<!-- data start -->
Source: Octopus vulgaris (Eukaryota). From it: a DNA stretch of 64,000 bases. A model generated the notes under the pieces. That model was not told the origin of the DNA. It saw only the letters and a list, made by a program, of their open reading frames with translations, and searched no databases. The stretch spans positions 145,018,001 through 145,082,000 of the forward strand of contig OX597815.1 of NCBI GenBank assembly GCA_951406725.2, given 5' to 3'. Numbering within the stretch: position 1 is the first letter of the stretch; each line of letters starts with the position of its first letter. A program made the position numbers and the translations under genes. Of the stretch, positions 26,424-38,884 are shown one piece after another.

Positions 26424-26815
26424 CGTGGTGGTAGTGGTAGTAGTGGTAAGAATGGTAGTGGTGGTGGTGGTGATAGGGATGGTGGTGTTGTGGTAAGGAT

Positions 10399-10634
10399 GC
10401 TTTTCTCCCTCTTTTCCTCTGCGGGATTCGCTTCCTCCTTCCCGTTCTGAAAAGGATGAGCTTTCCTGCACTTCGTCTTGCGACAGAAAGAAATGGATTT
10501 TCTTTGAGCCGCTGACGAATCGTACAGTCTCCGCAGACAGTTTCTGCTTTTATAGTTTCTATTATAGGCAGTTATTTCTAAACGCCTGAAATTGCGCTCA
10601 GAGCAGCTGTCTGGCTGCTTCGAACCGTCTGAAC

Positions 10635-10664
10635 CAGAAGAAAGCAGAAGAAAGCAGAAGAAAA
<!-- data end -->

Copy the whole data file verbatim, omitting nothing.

Source: Octopus vulgaris (Eukaryota). From it: a DNA stretch of 64,000 bases. A model generated the notes under the pieces. That model was not told the origin of the DNA. It saw only the letters and a list, made by a program, of their open reading frames with translations, and searched no databases. The stretch spans positions 145,018,001 through 145,082,000 of the forward strand of contig OX597815.1 of NCBI GenBank assembly GCA_951406725.2, given 5' to 3'. Numbering within the stretch: position 1 is the first letter of the stretch; each line of letters starts with the position of its first letter. A program made the position numbers and the translations under genes. Of the stretch, positions 26,424-38,884 are shown one piece after another.

Positions 26424-26815
26424 CGTGGTGGTAGTGGTAGTAGTGGTAAGAATGGTAGTGGTGGTGGTGGTGATAGGGATGGTGGTGTTGTGGTAAGGAT

Positions 10399-10634
10399 GC
10401 TTTTCTCCCTCTTTTCCTCTGCGGGATTCGCTTCCTCCTTCCCGTTCTGAAAAGGATGAGCTTTCCTGCACTTCGTCTTGCGACAGAAAGAAATGGATTT
10501 TCTTTGAGCCGCTGACGAATCGTACAGTCTCCGCAGACAGTTTCTGCTTTTATAGTTTCTATTATAGGCAGTTATTTCTAAACGCCTGAAATTGCGCTCA
10601 GAGCAGCTGTCTGGCTGCTTCGAACCGTCTGAAC

Positions 10635-10664
10635 CAGAAGAAAGCAGAAGAAAGCAGAAGAAAA